The Nifty fell 23.2% in March 2020, making it one of the largest declines in a month in Indian stock market history as fears about the spread of Covid-19 ravaged markets across the globe. The Nifty is now down 30.8% from its peak in January 2020.
The spread of Covid-19, the disease associated with the novel coronavirus, across the globe has ravaged stock markets across the world, largely on account of the rapidly increasing case load and the response to this pandemic, which has largely been that of social distancing and lockdowns in different countries including India, in order to ‘flatten the curve’ and allow health care systems to cope with the case load. This is likely to cause severe damage to economies across the world and the Indian economy is also expected to suffer collateral damage. At its lowest point recently, the S&P 500 was down 35.3% from the peak while the same number for the Nifty is 39.6%. What is spooking markets globally is the exponential nature of the rise of new cases being witnessed across Europe and the US, as also the fact that the suggested course of action, which is social distancing and lockdowns, are likely to have a severe impact on economic growth across the globe.
While the steep fall in the US market was preceded by a dramatic rise in the S&P over the previous 12 months, in India’s case the stock market has been treading water for quite some time and the high of roughly 12,400 on the Nifty was up only 18% from its level as on Dec 31, 2017. The dramatic fall in the Nifty is therefore a bit surprising and perhaps represents immense fear in the minds of market participants, who want to sell first and think later.
With the global economy stalling in the face of the lockdowns being implemented in many countries, many companies are uncertain about the future. Some sectors of the economy like travel, tourism, hospitality and others are likely to see a severe impact as they are directly affected by the current problem and many others are likely to have collateral damage. Companies with strong balance sheets and a strong competitive position (many of our portfolio companies fall into this category) are likely to take market share from their competitors in this stressful environment and will also likely benefit as and when demand comes back.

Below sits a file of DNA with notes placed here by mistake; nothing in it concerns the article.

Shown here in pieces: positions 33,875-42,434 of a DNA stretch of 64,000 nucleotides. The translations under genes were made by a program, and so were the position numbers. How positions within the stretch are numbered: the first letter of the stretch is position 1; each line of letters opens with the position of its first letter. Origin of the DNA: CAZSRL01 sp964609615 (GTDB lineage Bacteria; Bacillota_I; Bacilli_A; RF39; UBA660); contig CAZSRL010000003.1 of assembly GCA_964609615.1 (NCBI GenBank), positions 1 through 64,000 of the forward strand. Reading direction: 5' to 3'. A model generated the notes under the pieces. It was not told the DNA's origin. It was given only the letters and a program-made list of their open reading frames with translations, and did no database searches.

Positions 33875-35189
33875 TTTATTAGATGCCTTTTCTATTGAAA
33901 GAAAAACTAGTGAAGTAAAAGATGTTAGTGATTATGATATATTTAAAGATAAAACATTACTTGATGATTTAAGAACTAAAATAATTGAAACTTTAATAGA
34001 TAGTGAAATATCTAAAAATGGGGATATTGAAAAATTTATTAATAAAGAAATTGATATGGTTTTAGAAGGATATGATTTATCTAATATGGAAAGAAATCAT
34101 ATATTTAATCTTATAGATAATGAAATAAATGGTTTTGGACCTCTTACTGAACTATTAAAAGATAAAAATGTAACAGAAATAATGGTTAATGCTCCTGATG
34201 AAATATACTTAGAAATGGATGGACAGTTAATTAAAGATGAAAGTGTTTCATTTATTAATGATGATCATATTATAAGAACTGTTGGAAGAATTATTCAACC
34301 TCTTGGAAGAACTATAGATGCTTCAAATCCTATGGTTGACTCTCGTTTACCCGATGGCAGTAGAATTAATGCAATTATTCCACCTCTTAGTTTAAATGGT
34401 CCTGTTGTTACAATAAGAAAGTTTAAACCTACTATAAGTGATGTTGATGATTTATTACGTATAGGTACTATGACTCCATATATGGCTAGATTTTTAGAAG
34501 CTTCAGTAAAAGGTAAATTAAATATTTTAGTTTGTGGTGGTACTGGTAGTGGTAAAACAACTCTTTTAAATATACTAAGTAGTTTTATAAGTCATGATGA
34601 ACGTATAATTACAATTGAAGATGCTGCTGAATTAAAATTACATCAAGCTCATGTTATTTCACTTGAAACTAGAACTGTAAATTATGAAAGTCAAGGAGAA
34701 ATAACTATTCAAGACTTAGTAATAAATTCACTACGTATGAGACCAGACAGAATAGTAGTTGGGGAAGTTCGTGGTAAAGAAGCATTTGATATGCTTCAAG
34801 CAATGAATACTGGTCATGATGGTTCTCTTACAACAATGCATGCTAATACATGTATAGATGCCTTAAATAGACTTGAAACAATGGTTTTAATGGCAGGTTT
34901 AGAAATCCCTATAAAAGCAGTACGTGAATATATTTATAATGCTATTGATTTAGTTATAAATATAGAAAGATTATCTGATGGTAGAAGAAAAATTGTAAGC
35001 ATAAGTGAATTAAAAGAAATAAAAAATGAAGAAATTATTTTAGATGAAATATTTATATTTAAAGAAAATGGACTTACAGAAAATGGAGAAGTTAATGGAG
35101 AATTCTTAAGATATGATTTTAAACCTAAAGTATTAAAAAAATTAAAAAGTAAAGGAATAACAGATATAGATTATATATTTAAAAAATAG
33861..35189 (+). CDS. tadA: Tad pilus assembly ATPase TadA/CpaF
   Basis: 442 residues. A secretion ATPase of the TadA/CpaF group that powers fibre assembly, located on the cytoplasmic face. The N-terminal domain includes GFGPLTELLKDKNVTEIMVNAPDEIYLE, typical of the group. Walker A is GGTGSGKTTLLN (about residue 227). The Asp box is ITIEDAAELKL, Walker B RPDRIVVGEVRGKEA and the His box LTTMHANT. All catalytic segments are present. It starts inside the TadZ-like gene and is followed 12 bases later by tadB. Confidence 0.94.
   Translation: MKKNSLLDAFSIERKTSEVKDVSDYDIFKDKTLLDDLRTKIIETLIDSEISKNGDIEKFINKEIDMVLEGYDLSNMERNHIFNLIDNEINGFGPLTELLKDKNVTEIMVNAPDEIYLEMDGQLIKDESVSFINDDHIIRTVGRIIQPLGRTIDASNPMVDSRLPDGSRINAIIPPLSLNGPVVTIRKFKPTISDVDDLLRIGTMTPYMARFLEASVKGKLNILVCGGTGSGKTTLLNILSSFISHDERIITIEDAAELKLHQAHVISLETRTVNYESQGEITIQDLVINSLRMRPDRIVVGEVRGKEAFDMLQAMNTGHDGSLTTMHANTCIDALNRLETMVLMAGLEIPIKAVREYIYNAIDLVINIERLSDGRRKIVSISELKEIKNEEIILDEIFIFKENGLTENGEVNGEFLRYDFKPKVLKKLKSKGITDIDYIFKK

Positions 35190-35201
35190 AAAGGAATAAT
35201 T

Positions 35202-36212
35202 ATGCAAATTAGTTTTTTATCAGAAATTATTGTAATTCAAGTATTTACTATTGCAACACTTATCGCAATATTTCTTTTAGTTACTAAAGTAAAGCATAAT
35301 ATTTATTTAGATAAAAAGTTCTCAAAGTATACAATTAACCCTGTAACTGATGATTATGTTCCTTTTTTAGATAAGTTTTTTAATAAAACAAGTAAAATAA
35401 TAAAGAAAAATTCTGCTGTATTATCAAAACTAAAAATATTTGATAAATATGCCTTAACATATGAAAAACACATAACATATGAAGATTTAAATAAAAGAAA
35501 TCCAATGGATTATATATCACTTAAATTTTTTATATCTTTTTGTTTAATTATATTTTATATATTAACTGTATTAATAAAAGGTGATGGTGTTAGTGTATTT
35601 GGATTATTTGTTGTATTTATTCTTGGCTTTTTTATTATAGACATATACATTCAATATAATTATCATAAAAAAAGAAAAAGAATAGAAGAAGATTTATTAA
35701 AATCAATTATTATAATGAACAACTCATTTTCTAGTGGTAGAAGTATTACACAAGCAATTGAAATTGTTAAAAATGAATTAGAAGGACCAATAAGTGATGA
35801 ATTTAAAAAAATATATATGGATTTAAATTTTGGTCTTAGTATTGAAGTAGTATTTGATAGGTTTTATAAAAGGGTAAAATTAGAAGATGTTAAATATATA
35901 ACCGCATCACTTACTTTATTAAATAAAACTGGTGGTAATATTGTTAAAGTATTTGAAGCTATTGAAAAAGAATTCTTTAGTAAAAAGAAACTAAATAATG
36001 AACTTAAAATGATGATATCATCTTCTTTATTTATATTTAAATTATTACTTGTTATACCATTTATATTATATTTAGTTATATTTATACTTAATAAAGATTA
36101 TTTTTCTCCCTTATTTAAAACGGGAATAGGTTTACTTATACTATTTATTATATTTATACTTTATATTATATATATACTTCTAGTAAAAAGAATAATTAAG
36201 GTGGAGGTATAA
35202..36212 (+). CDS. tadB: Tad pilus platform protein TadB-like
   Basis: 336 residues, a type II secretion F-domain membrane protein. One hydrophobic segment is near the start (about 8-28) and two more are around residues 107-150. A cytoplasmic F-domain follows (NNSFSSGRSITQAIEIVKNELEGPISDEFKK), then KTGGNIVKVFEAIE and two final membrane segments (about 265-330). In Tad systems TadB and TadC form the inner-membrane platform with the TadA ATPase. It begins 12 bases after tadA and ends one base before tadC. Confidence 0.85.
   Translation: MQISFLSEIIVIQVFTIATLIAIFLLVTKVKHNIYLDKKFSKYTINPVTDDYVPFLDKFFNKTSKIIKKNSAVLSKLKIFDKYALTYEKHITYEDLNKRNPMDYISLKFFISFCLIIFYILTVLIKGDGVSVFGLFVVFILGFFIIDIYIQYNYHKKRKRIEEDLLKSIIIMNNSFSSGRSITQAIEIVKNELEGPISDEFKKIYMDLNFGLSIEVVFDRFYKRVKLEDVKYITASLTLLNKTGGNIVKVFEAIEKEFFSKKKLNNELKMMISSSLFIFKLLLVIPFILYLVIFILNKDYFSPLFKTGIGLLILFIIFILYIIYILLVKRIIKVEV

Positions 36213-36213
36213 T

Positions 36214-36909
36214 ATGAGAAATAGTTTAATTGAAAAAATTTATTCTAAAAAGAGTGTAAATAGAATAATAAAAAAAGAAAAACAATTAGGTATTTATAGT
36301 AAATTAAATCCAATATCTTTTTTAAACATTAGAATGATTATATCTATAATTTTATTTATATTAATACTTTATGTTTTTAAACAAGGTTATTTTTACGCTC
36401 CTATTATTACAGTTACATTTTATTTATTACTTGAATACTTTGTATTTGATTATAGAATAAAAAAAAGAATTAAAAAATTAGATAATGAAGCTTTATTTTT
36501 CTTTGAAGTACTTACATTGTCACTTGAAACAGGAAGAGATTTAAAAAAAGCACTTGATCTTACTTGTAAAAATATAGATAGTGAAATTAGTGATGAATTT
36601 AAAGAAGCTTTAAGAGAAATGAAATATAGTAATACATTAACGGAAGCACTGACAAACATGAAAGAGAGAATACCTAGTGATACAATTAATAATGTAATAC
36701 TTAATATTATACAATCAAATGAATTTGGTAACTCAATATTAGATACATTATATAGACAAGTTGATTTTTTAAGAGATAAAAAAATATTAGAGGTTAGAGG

The question then becomes – What should be our approach to investing in these fearful times? The India VIX (Volatility Index) which is widely considered as a barometer for fear (higher the VIX, higher the fear factor in markets) recently touched an intra-day high of 86.6 in March 2020. The last time the India VIX touched such a high level was during the 2008 crisis when it touched a level of 92.5. For the S&P VIX the intra-day high touched in 2020 is 85.5 compared to 89.5 in 2008. It should be noted here that the median of the S&P VIX over the last several years is around 16. As can be seen from these data points the level of fear in markets is exceedingly high. From the valuation perspective too, the price to book value of the Nifty at its lowest point in March 2020 is 2.17 while the same number at the bottom of the 2008 bear market was 2.12. Back in 2008 too, it seemed that the financial system as we knew it, was potentially at risk of falling apart – so one can draw a parallel with what is happening now in terms of the economic slowdown linked to Covid19. At this point we are reminded of the wise words of Ben Graham (considered the Father of Value Investing) – “Be fearful when others are greedy, and be greedy when others are fearful”. So, at a time like this when there is widespread panic in markets because of the fears surrounding Covid-19, it behoves us to be greedy when others are being fearful. The experience of the crisis of 2008, gives further strength to this hypothesis because with hindsight, 2008 proved to be a great buying opportunity.
It is difficult to say at the moment, how long the fear surrounding Covid-19 is with us. It could be a few months or it could take longer. Meanwhile economic stimulus from the government and the RBI in terms of interest rate cuts and deferment of interest for borrowers, is expected to provide some support to the economy. What is important to remember is that we and our investors are planning to use the proceeds from our portfolio over a 10-20 year period, and our orientation towards our equity portfolio should factor in that kind of a time frame. It is also important to remember that a stock is a claim on the earnings of a company into eternity, not just for the next month or next year. So, while in the short term, the market is a voting machine, in the long term it is a weighing machine. The value of our stocks in the long term will eventually be determined by what the underlying companies’ earnings are going to be in the long term, and not by what price panicky investors are placing on them in the short term. Some of the prices that we are seeing for our portfolio stocks are truly mouth watering from the long term point of view. As such, this is a great opportunity to add money to your long term portfolio of equities.